April 17, 2015

The budget cuts felt by the IRS could trickle down to taxpayers in the form of delayed tax returns, warn insiders and experts.

BudgetCutSignificant Cuts

According to IRS Commissioner John Koskinen, the IRS suffered budget cuts in excess of 300 million dollars this year, which has led to short staffing and difficulties when working through returns. As a result, taxpayers are likely to experience much longer wait times to speak with IRS customer service representatives.

As the filing deadline draws closer, experts warn that longer and longer wait times will be the norm. There simply is not enough staff available to handle all of the calls that come in during prime tax season.

Longer Waits


In addition, taxpayers expecting refunds will also have to wait longer, especially if they file paper returns. Paper returns require manual review, and there are simply fewer employees available to handle such reviews. Experts anticipate the stack of returns will grow larger and larger as tax season progresses, leading to significant backlog. There are also serious concerns among experts concerning the quality of return processing by IRS workers. With fewer hands on deck, employees are more likely to experience burnout that could lead to errors or missed fraudulent returns resulting from identity theft or attempts at tax fraud or evasion.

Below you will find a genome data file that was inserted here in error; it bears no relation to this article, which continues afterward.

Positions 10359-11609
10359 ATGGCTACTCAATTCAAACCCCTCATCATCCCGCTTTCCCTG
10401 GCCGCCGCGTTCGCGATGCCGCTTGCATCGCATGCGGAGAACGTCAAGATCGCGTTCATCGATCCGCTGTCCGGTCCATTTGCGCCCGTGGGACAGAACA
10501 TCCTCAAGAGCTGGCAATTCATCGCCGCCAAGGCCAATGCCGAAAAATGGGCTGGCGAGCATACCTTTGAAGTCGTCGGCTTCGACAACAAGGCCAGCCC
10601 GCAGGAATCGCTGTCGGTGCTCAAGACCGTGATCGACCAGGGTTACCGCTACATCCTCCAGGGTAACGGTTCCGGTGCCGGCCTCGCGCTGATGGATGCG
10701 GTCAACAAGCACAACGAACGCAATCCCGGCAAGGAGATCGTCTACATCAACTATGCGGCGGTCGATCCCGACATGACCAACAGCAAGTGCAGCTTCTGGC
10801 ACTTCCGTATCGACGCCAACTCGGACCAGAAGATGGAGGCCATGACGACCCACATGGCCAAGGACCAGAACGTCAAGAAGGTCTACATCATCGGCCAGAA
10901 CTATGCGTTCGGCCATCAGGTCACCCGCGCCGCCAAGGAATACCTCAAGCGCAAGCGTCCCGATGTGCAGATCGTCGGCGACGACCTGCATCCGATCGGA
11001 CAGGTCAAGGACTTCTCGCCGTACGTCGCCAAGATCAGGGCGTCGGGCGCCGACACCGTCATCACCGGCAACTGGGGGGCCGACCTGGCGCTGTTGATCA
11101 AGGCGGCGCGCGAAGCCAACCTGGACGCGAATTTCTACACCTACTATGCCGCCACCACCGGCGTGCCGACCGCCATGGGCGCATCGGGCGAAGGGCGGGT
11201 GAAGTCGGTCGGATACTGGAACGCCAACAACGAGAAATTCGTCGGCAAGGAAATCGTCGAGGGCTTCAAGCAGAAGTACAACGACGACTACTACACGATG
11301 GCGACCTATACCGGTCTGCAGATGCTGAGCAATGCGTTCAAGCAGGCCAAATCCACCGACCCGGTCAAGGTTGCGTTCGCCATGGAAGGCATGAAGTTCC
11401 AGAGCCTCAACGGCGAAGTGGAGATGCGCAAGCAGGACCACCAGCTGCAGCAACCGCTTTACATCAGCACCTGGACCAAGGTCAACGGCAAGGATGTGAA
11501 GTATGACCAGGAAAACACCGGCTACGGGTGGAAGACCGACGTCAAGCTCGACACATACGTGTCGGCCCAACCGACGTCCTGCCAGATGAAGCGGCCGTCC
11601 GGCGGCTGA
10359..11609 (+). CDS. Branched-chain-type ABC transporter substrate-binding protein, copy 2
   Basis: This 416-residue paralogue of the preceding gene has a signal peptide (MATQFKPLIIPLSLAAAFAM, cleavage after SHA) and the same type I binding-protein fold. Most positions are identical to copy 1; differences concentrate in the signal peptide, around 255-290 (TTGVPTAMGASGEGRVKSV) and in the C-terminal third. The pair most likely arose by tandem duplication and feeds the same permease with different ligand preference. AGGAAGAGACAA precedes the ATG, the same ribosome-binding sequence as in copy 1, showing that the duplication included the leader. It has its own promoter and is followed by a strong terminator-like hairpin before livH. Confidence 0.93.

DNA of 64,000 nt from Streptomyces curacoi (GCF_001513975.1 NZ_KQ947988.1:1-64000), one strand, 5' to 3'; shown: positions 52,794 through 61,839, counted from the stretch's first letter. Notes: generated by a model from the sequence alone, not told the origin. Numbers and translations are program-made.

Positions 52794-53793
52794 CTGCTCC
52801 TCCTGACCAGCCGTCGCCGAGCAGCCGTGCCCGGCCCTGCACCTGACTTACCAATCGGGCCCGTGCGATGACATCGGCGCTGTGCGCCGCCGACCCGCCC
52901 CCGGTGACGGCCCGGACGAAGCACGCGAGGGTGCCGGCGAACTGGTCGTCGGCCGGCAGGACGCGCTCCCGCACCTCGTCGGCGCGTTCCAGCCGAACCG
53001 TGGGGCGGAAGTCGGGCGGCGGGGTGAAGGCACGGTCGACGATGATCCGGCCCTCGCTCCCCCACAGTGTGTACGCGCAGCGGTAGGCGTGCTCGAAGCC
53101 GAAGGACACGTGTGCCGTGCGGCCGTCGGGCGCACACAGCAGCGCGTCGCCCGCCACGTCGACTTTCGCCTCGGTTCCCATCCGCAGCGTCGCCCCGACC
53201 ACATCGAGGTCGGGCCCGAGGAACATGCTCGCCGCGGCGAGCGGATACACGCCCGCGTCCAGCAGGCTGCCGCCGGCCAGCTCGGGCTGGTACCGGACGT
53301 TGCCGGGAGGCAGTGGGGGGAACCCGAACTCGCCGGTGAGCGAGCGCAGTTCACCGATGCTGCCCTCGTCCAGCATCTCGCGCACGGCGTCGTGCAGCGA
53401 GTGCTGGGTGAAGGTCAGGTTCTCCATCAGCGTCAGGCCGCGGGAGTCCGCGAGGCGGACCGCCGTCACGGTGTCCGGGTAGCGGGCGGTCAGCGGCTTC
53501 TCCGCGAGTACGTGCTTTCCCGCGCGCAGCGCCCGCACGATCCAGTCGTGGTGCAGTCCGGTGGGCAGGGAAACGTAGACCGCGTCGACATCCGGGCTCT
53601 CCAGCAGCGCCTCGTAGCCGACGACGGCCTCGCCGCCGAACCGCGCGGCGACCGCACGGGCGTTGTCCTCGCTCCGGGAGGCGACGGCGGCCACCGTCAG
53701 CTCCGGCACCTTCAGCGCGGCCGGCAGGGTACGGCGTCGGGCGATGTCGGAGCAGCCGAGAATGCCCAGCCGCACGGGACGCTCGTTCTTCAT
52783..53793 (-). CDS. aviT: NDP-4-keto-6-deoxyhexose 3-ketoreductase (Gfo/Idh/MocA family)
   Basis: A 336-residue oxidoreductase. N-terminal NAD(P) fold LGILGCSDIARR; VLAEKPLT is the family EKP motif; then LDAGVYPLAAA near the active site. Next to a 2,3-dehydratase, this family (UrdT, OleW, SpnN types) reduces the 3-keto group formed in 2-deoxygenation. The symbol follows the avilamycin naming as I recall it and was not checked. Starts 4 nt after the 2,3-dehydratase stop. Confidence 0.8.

whatyoucandoWhat You Can Do

While taxpayers chomping at the bit for tax refunds will have to exercise patience, there are things that tax filers can do expedite the process, according to the IRS commissioner,

  • Electronic filing is much faster and more efficient than filing paper returns. And the majority of taxpayers qualify to e-file their federal returns for no charge.
  • Utilizing the services of a professional accountant or tax attorney can reduce errors and help taxpayers avoid IRS inquiries for further information. The money spent to pay a professional to prepare your tax returns could be money well spent this year.
  • Complete your returns sooner rather than later if you’re expecting a refund. Waiting until the April 15 deadline increases the likelihood that your paperwork will be buried in the onslaught of returns filed during the IRS’ busiest season.

The bottom line is simple:  the IRS is short-staffed, and the general public must remain patient and work with the IRS as tax returns are generated and mailed or e-filed.